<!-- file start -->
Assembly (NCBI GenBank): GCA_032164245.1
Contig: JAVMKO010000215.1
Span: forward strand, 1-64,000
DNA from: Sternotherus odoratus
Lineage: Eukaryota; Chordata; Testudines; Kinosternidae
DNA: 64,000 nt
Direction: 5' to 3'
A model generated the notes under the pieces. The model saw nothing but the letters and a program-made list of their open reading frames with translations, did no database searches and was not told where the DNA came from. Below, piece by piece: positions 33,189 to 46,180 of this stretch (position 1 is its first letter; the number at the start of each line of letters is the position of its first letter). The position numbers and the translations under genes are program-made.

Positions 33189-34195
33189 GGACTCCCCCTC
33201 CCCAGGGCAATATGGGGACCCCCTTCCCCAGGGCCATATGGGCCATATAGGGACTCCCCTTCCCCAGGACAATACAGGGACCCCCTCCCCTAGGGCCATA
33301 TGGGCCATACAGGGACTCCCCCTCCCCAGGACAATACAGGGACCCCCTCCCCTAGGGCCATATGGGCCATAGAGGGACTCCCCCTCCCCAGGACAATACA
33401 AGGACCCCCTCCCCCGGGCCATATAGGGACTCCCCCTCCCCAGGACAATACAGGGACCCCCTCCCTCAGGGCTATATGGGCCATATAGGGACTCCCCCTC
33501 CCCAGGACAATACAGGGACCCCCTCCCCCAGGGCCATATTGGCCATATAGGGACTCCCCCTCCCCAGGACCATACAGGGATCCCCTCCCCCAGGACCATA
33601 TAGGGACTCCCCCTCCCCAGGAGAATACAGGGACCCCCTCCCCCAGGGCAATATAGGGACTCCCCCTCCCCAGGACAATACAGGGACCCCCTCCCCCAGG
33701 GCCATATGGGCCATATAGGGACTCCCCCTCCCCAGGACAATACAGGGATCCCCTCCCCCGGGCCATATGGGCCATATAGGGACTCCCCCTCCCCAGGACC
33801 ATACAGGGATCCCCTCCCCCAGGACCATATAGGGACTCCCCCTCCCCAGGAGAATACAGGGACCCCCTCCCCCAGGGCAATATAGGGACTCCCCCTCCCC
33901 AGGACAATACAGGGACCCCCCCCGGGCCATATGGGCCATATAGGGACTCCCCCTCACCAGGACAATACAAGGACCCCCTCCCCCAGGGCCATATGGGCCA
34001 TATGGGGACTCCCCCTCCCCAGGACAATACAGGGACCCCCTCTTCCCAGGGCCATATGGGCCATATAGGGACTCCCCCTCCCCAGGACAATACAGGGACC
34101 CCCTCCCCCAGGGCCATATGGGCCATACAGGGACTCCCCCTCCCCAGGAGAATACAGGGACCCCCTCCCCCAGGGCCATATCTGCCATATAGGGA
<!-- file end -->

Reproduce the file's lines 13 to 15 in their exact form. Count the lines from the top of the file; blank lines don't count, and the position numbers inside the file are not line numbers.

33401 AGGACCCCCTCCCCCGGGCCATATAGGGACTCCCCCTCCCCAGGACAATACAGGGACCCCCTCCCTCAGGGCTATATGGGCCATATAGGGACTCCCCCTC
33501 CCCAGGACAATACAGGGACCCCCTCCCCCAGGGCCATATTGGCCATATAGGGACTCCCCCTCCCCAGGACCATACAGGGATCCCCTCCCCCAGGACCATA
33601 TAGGGACTCCCCCTCCCCAGGAGAATACAGGGACCCCCTCCCCCAGGGCAATATAGGGACTCCCCCTCCCCAGGACAATACAGGGACCCCCTCCCCCAGG